2. Meanwhile, while waiting for water to come to a boil, heat 1 tablespoon oil in large deep skillet over high heat. Add shrimp and cook, stirring, until just opaque, about 1 minute. Transfer to large plate. Heat remaining 1 tablespoon oil in now-empty skillet over medium heat. Add garlic and pepper flakes and cook until fragrant but not browned, about 30 seconds. Add wine, increase heat to high and simmer until liquid is reduced and syrupy, about 2 minutes. Add clam juice and lemon juice, bring to boil and cook until mixture is reduced to 1/3 cup, about 8 minutes.
3. Add capers, parsley, butter and shrimp and its sauce to pasta and toss to combine until butter melts and shrimp are warmed through. Season with salt and pepper to taste, adding reserved cooking water as needed to adjust consistency. Serve.
Source: “Big Flavors from Italian America” by America’s Test Kitchen
Noodles with Sausage Ragu
Noodles with Sausage Ragu can be made with pappardelle or tagliatelle varieties of wide noodles or fettucine. (Photo by Joe Keller, America’s Test Kitchen)
Yield: 4 to 6 servings
1/2 fennel bulb, stalks discarded, bulb cored and coarsely chopped
1/2 yellow onion, coarsely chopped
1 tablespoon fennel seeds
1 (28-ounce) can whole peeled tomatoes
2 pounds sweet Italian sausage, casings removed
1 tablespoon extra-virgin olive oil, plus extra for drizzling
1/2 teaspoon salt, plus salt for cooking pasta
2 tablespoons tomato paste
1 1/2 teaspoons dried oregano
1 pound pappardelle or tagliatelle (wide noodles or fettucine)
Cook’s notes: You will have 3 cups of extra sauce, which can be refrigerated (for 3 days) or frozen (for 1 month) and used to sauce another pound of pasta — now that’s convenient.
1. Pulse fennel, onion, and fennel seeds in food processor until finely chopped, about 10 pulses, scraping down sides of bowl as needed transfer to separate bowl. Process tomatoes in now empty processor until smooth, about 10 seconds transfer to second bowl. Pulse sausage in now empty processor until finely chopped, about 10 pulses, scraping down sides of bowl as needed.
2. Heat oil in Dutch oven over medium-high heat until shimmering. Add sausage and cook, breaking up meat with spoon, until all liquid has evaporated, and meat begins to sizzle, 10 to 15 minutes.
3. Add fennel mixture and 1/2 teaspoon salt and cook stirring occasionally, until softened, about 5 minutes. (Fond — the browned bits — on bottom of pot will be deeply browned.) Add tomato paste, garlic and oregano and cook, stirring constantly until fragrant, about 30 seconds.
4. Stir in wine, scraping up any browned bits and cook until nearly evaporated about 1 minute. Add water and pureed tomatoes and bring to simmer. Reduce heat on low and simmer gently, uncovered, until thickened, about 45 minutes. (Wooden spoon should leave trail when dragged through sauce.) Season with salt and pepper to taste cover and keep warm.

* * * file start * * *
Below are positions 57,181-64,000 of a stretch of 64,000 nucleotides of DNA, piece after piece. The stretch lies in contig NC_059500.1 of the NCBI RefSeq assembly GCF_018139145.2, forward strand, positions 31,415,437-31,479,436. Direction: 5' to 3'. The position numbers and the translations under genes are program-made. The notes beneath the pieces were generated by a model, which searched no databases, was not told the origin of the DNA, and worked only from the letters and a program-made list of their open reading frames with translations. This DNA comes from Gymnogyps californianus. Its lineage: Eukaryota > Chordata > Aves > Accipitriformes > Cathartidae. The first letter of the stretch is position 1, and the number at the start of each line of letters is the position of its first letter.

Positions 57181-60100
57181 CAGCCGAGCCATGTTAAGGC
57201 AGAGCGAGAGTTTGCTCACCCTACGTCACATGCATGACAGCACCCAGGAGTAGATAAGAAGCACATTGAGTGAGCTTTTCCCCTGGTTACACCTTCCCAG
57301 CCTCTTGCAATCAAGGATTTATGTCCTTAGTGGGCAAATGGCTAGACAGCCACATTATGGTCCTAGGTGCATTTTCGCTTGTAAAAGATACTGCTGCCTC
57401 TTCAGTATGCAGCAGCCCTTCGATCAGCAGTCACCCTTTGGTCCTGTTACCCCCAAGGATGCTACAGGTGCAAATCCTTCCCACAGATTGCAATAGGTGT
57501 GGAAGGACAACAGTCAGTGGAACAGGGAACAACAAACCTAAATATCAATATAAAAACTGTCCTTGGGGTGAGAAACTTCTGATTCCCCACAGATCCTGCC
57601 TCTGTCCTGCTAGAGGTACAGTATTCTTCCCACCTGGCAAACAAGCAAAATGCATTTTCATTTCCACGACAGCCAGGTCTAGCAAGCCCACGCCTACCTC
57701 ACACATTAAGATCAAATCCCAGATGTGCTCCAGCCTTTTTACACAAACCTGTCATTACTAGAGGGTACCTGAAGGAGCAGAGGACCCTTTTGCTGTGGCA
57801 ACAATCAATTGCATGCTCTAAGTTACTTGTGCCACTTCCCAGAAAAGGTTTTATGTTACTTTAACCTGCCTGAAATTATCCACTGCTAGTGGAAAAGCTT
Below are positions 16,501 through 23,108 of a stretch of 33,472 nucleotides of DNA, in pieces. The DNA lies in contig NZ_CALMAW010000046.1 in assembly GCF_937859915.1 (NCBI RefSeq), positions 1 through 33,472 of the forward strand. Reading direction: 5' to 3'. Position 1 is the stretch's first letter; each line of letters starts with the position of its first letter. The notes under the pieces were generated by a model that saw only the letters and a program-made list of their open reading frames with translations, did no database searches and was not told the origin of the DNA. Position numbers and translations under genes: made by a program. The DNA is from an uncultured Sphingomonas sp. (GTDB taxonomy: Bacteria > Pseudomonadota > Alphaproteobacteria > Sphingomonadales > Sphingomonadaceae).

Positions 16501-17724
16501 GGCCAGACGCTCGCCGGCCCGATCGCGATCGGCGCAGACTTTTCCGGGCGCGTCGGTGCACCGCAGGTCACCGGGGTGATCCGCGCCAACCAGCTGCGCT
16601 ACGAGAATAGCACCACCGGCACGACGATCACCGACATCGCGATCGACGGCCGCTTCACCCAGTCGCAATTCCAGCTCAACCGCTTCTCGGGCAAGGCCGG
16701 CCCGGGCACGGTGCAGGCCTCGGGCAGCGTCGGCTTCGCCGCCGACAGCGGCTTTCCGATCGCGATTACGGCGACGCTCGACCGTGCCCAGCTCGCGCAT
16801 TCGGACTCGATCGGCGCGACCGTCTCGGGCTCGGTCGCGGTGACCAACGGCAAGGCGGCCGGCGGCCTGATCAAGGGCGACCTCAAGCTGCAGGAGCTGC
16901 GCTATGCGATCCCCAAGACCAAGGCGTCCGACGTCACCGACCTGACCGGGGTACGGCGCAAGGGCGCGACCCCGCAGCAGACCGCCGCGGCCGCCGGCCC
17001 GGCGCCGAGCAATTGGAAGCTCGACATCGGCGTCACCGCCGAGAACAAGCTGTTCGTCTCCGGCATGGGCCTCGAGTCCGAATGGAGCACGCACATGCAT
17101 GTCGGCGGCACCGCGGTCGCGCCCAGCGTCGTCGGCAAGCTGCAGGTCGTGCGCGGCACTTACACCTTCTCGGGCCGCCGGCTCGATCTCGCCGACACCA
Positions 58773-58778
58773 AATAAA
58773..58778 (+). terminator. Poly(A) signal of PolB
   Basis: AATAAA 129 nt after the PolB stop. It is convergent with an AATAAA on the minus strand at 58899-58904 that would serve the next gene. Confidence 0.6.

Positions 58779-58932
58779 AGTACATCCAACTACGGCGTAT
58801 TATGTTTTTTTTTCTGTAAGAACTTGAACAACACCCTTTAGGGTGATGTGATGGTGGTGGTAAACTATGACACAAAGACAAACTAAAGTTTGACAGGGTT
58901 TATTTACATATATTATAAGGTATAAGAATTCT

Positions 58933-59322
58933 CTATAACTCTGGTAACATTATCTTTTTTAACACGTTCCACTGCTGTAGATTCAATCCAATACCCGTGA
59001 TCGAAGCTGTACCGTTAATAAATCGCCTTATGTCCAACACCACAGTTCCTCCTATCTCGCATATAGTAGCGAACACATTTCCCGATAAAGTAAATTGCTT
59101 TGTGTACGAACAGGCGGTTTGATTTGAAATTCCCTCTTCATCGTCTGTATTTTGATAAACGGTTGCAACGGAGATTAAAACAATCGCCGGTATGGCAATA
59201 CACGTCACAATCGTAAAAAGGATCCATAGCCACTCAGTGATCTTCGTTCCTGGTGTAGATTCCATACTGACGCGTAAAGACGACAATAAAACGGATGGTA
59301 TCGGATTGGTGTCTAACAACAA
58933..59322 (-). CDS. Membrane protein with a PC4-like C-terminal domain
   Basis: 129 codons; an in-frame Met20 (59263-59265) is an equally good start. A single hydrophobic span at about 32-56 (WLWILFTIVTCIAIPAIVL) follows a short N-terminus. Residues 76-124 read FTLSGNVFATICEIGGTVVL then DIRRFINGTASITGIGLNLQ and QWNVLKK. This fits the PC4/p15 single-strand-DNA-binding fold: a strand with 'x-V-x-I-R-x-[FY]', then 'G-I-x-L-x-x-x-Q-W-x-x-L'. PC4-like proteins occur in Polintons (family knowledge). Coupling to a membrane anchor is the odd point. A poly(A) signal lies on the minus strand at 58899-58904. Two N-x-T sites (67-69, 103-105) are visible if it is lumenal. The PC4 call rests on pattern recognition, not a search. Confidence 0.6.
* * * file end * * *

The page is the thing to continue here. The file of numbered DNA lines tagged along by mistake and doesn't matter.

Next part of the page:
5. Bring about 4 quarts of water to a boil in large pot. Add pasta and 1 tablespoon salt and cook, stirring often, until al dente. Reserve 1 cup cooking water, then drain pasta and return it to pot. Add 3 cups sauce and 1/2 cup reserved cooking water as needed (see cook’s notes). Transfer to serving dish. Drizzle with extra oil, sprinkle with Parmesan and serve.
Source: “Big Flavors from Italian America” by America’s Test Kitchen
15 Cooking Tips That'll Change Every Home Cook's Life
Whether you're a hesitant beginner or a consummate professional, everyone who sets foot in a kitchen needs a refresher on the basics sometimes. Here, in no particular order, Delish editors walk you through the cooking tips that changed their lives&mdashand the ones they know will change yours, too.
Did you love Ina's perfect roast chicken recipe but hate the onion-to-garlic ratio? You won't remember that when you pull the recipe back out a year from now&mdashbut the Post-It you left on the page reminding you so will help.
If nothing else, it'll prevent you from keeping a very hot oven on for too long.
There is no limit to how many things you can do with your leftover bacon grease. Fry your eggs in it. Fry your potatoes in it. Make a damn bacon candle! The possibilities are endless.
This prevents it from swiveling around while you're trying to do something with a very sharp knife.
Not only do all ovens heat differently, but you'll also never really know how yours handles a new protein or veggie at first. That's all to say you can always fix an undercooked situation&mdashthere's nothing to be done once you go over.
Never just season at the end. It'll be too far gone.
If something doesn&rsquot look quite right, it probably isn&rsquot. You know more about the food you're cooking than you think.
One editor explains you should even salt dessert: "It helps to bring out, accentuate, and deepen all sorts of flavors and will help your sweet treats taste more complex."
Baking is a science, after all. Would you mess with what's called for in a science experiment?
Rather than allowing a mess to pile up as you go, take little breaks to clean the surfaces and tools you've already used. Even though it might not feel like it in the moment, it'll save you time and stress later.
Unless you'd like a fresh layer of skin, that is.
Garlic presses are a waste of money&mdashthey compromise the texture of your beloved allium, take time to clean, and actually slow things down.
Again&mdashit's always better to undercook than overcook. And cookies will continue to cook on the tray after you take them out of the oven.
If you have more than one thing you need to chop, this saves you an immense amount of time cleaning.